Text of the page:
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See below for a selection of the latest books from Economic systems & structures category. Presented with a red border are the Economic systems & structures books that have been lovingly read and reviewed by the experts at Lovereading. With expert reading recommendations made by people with a passion for books and some unique features Lovereading will help you find great Economic systems & structures books and those from many more genres to read that will keep you inspired and entertained. And it's all free!
The purpose of this book is to discuss the relationship between information and distribution, with special reference to the role of the merchant in a market economy under conditions of risk and uncertainty. By working with simple models of the market economy and conducting a sequence of comparative analyses, the authors shed new light on an important yet rather neglected area in economics. In a historical perspective, the merchants of Ohmi, the former name of Shiga Prefecture in western Japan, are known to have put great faith in the principles of Sampo Yoshi or the all-around advantages of trading. It is hoped that the results presented in this book will provide some solid ground for such an old principle that can be seen in a new light. Applications to regional and many related problems are also discussed here. A distribution system is broadly defined as the systematic mechanisms and structures that regulate business operations, and its function is to maximize corporate value. Some of the following functions have previously been identified as distinguishing features of the Japanese distribution system compared with distribution systems in Europe and the United States: not only transactions, transportation, and storage, but also information, risk-bearing functions, and other characteristics. This book provides an overview of the distribution system in Japan, including changes that its practice have undergone and its current state; identifies current problems; and considers how these problems should be addressed.
The fifteenth volume of a new, well-received and highly acclaimed series on critical infrastructure, Emergency Services Protection and Homeland Security is an eye-opening account which discusses the unique challenges this industry faces and the deadly consequences that could result if there was a failure or disruption in the emergency services sector. The Emergency Services Sector (ESS) is crucial to all critical infrastructure sectors, as well as to the American public. As its operations provide the first line of defense for nearly all critical infrastructure sectors, a failure or disruption of the Emergency Services Sector (ESS) would be devastating. Emergency Services Protection and Homeland Security was written to provide guidelines to improve the protections and resilience of this infrastructure.
The countries in the Caucasus and Central Asia (CCA) have recorded significant macroeconomic achievements since independence. These countries have grown more rapidly-on average by 7 percent over 1996-2011- than those in many other regions of the world and poverty has declined. Inflation has come down sharply from high rates in the 1990s and interest rates have fallen. Financial sectors have deepened somewhat, as evidenced by higher deposits and lending. Fiscal policies were broadly successful in building buffers prior to the global crisis and those buffers were used effectively by many CCA countries to support growth and protect the most vulnerable as the crisis washed across the region. CCA oil and gas exporters have achieved significant improvements in living standards with the use of their energy wealth.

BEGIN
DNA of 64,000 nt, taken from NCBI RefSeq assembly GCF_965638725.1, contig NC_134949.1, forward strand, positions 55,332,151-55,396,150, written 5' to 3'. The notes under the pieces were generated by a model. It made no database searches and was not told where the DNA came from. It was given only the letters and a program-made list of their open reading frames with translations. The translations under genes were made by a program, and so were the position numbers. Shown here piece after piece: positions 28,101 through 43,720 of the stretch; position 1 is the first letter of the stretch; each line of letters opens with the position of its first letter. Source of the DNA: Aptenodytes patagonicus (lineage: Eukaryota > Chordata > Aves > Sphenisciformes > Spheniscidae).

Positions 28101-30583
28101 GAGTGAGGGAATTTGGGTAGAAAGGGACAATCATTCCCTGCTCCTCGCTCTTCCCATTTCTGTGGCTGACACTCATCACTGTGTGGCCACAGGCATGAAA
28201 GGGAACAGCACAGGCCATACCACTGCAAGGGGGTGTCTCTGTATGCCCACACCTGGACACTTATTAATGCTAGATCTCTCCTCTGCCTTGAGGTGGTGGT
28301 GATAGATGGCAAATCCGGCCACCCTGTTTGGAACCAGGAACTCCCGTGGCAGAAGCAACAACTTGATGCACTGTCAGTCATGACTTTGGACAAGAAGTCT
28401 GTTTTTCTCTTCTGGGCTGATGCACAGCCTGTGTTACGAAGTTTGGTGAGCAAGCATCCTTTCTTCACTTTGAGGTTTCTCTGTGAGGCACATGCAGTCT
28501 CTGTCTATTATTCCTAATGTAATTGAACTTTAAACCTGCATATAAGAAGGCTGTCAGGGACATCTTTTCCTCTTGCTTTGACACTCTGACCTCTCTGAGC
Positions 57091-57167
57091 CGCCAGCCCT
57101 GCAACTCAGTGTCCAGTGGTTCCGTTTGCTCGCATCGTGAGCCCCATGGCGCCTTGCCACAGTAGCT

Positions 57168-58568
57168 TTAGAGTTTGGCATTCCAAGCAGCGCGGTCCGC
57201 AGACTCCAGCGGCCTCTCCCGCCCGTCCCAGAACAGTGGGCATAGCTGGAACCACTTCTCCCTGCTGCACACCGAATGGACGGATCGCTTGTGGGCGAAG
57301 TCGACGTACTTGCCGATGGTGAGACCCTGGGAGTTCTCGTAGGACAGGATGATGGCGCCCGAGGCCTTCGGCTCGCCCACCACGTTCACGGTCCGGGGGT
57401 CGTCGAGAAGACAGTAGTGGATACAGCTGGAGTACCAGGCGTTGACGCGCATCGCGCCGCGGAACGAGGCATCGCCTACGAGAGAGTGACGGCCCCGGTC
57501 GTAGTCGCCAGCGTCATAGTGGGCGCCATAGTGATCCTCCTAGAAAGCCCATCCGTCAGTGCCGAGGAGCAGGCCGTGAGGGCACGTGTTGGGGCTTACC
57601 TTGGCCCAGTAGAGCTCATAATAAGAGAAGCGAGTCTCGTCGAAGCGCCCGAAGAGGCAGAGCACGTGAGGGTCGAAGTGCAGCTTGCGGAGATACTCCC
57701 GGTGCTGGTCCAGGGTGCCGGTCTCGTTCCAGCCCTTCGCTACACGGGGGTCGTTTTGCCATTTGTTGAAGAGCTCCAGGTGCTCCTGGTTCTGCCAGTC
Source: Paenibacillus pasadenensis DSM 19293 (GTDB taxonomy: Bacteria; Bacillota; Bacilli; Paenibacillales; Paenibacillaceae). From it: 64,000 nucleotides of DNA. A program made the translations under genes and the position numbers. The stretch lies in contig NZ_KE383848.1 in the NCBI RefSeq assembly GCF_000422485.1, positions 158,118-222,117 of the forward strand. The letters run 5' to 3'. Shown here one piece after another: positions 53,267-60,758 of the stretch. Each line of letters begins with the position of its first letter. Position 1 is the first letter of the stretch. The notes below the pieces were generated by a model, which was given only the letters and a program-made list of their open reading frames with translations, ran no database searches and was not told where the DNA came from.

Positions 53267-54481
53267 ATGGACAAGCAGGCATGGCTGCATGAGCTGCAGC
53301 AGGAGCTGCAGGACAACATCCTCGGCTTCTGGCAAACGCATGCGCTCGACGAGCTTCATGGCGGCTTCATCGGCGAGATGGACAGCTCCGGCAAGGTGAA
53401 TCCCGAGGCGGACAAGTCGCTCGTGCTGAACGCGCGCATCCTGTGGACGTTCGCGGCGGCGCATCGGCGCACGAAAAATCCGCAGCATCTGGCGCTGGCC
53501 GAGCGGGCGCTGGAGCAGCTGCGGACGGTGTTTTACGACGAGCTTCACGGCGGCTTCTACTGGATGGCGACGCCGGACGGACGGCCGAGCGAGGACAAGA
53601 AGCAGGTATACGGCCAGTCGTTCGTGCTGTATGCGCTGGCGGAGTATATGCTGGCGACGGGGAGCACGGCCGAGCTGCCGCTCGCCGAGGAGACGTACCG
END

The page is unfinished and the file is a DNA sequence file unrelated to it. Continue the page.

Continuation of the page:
Following a surge in oil revenues in the 1970s, Nigeria became one of Africa's most rapidly developing nations. In Nigerian Capitalism, Sayre P. Schatz analyzes the country's political economy, assessing its position and proposing a development plan for the final quarter of the twentieth century. Referring to Nigeria's economic development strategy as nurture-capitalism, Sayre contrasts the role of private enterprise, which is expected to foster growth of the productive sector of the economy, with the government's role, which is to nurture the capitalist sector generally and to favor indigenous enterprise in particular. The author examines the development of Nigerian nurture-capitalism from 1949 to the launching of and early experience with the Third Plan (1975-80), with emphasis on the post-civil war 1970s. He then turns to an intensive study of indigenous business and possible impediments to the development of Nigerian private enterprise, analyzing the role of capital availability, entrepreneurship, and the economic environment. Sayre demonstrates that there are substantial divergences between private profitability and social utility and that there is an abundance of socially useful investment possibilities for indigenous businessmen. The author next turns to a study of the government business-assistance programs, and their economic, administrative, and political characteristics. Finally, he assesses the sources of successful investment and makes a case for enhanced socially useful investments. Comparing pragmatic developmentalism, pragmatic socialism, and thoroughgoing socialism, he proposes a pragmatic orientation that postpones ideological decisions as long as practicable. This title is part of UC Press's Voices Revived program, which commemorates University of California Press's mission to seek out and cultivate the brightest minds and give them voice, reach, and impact. Drawing on a backlist dating to 1893, Voices Revived makes high-quality, peer-reviewed scholarship accessible once again using print-on-demand technology. This title was originally published in 1977.